By Thomas H. Little, Ph.D.
A few weeks ago, I posted an article about four “abilities” associated with effective leadership: likeability, capability, credibility and adaptability. Over the last few weeks, it occurred to me that if I can take a little more liberty with the English language (two of the three “abilities” are not valid words, but they represent valid leadership concepts), there are three additional “abilities” possessed by successful leaders: compatibility, comfortability, and visi(on)ability.
Compatibility. Is effective leadership a function of leadership skills or leadership opportunity? Some argue that great leaders will rise to the top regardless of the situation while others suggest that great leaders emerge only when the leadership challenges demand it. Would Abraham Lincoln have been a great President had he been elected in the rather placid 1852 era rather than 1860 on the eve of America’s most challenging hour? I am convinced that, to some degree, effective leadership is a combination of both skills and opportunity: effective leaders are those who have the skills to take advantage of their unique opportunity for greatness when it is presented to them. I suspect that Franklin Roosevelt would have been a good leader no matter when he served as President of the United States, but his greatness was a result of his experience, confidence and self-assurance meeting the occasion of the Depression and World War II. On the other hand, no President ever came to the office more prepared than Herbert Hoover, but his substantial administrative skills were not compatible with the challenges of the Great Depression. Different situations require different skill sets – effective leaders are those who possess the skill sets compatible with the times and challenges they face.
Comfortability. More than four decades ago, political scientist James David Barber proposed a theory of Presidential leadership categorizing US Presidents according to their level of job activity and enjoyment. The most dangerous type, Barber argued, was the “active negative” President who always felt that he had something to prove and used the office to prove it. On the other hand, the “active positive” President, characterized by self-confidence, reasonable policy goals and an enjoyment of the job, is the best. Effective leaders are “comfortable in their own skin” and do not have to use their position to prove their worth. President Dwight Eisenhower had already saved the free world – his worth was not going to be defined by what others thought of his Presidency or by what he did or did not do in the White House. On the other hand, many felt that President Johnson’s overreach in Vietnam (and, to a lesser extent, with his Great Society) came from his desire to prove that a poor boy from the Hill Country of Texas could compete with Kennedy’s Camelot. Leaders who are comfortable with who they are will not overreach and make mistakes by trying to do too much.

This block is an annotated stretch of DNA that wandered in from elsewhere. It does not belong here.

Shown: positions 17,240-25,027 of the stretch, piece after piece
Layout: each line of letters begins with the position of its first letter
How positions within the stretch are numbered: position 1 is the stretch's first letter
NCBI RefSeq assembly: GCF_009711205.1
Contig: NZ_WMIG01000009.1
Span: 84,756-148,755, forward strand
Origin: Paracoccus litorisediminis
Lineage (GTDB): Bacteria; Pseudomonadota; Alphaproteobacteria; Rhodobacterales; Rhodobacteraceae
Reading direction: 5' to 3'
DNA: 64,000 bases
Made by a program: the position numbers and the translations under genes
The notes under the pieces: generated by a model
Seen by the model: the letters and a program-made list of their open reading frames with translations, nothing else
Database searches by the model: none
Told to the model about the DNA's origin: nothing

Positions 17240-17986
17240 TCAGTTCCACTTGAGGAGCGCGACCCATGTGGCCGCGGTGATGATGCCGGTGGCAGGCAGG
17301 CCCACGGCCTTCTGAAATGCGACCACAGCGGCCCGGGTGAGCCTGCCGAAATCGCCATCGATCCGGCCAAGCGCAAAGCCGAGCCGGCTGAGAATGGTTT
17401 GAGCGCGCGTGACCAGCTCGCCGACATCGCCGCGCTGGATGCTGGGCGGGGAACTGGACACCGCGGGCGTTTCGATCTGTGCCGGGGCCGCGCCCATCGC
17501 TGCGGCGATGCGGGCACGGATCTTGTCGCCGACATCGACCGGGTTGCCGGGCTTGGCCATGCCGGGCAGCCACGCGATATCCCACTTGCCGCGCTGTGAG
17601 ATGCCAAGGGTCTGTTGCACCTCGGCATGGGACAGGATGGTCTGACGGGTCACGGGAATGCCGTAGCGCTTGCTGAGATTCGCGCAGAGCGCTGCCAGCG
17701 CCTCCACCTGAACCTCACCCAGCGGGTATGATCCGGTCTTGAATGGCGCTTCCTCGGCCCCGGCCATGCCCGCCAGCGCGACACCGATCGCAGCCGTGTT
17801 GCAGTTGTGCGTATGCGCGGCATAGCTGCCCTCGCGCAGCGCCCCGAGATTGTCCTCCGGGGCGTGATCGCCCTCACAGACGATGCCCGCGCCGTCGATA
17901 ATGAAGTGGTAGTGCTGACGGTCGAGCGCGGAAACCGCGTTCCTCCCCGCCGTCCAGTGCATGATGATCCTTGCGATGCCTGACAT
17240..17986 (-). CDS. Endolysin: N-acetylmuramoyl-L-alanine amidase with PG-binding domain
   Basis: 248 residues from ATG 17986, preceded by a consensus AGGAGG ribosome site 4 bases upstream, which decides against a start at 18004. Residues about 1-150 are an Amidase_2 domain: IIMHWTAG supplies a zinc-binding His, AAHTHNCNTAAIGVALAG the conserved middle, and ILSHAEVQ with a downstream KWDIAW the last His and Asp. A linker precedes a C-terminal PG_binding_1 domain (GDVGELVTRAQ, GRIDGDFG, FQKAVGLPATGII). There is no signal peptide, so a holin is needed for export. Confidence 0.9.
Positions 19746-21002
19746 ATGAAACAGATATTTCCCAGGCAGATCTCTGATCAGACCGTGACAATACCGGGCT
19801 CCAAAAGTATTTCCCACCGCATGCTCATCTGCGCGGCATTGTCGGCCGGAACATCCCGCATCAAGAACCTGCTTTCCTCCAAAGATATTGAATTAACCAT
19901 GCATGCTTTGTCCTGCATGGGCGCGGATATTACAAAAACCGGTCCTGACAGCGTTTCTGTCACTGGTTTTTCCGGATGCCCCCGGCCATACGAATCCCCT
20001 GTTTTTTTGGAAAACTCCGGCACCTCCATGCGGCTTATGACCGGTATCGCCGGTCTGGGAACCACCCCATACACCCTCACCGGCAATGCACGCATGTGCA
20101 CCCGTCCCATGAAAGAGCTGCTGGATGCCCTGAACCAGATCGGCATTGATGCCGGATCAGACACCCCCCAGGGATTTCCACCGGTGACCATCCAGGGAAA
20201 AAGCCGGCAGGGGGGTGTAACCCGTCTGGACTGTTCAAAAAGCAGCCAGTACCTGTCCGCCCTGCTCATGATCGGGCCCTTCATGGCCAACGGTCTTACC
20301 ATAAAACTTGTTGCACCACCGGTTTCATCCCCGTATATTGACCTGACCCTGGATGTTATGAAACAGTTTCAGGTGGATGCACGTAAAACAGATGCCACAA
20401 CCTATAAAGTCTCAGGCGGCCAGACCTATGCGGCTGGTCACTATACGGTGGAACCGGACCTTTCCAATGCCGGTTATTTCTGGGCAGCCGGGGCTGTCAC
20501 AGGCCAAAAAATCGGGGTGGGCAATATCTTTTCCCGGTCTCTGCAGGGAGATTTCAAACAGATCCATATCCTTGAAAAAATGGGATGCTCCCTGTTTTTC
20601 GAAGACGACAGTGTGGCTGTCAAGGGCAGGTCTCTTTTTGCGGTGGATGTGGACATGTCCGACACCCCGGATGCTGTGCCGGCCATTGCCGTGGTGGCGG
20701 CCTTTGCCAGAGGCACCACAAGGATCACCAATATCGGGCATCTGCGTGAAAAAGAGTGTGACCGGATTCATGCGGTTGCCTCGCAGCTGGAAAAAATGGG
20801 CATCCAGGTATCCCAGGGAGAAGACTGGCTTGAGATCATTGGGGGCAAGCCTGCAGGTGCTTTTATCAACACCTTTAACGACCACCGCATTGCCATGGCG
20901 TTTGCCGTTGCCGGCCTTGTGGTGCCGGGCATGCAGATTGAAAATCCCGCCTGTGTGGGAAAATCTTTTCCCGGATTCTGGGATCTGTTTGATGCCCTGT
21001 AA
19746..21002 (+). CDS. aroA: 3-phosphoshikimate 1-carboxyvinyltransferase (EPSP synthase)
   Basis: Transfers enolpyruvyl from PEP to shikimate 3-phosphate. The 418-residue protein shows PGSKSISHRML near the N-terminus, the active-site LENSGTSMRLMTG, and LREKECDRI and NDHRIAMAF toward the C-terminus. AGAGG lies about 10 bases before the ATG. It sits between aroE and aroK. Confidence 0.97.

Visi(on)ability. In Lewis Carroll’s Alice in Wonderland, the Cheshire Cat reminds Alice that “If you don’t know where you’re going, any road will get you there.” This advice from the smiling cat is as good for leaders in our world as it was for Alice in hers. If a leader does not know where she is going, how can she expect to lead others there? Effective leaders must possess and effectively articulate a vision of the future that is compelling enough that not only will others want go there, they will be willing to work and sacrifice to bring that vision to reality. When one thinks of visionary leaders, John F. Kennedy comes to mind. In his 1961 inaugural address, Kennedy presented his vision for “a new generation” where people would “ask not what your country can do for you, but what you can do for your country.” Out of that vision grew a generation of doers and dreamers who served in the Peace Corps, taught in the Appalachian mountains and put a man on the moon by the end of decade. Leaders with visi(ion)ability inspire and transform rather than persuade and coerce, causing followers to do things they did not even think possible.
So, in honor of leadership guru Stephen Covey, I give you the Seven Abilities of Highly Effective Leaders: likeability, capability, credibility, adaptability, compatibility, comfortability and visi(ion)ibility.” Develop and use wisely!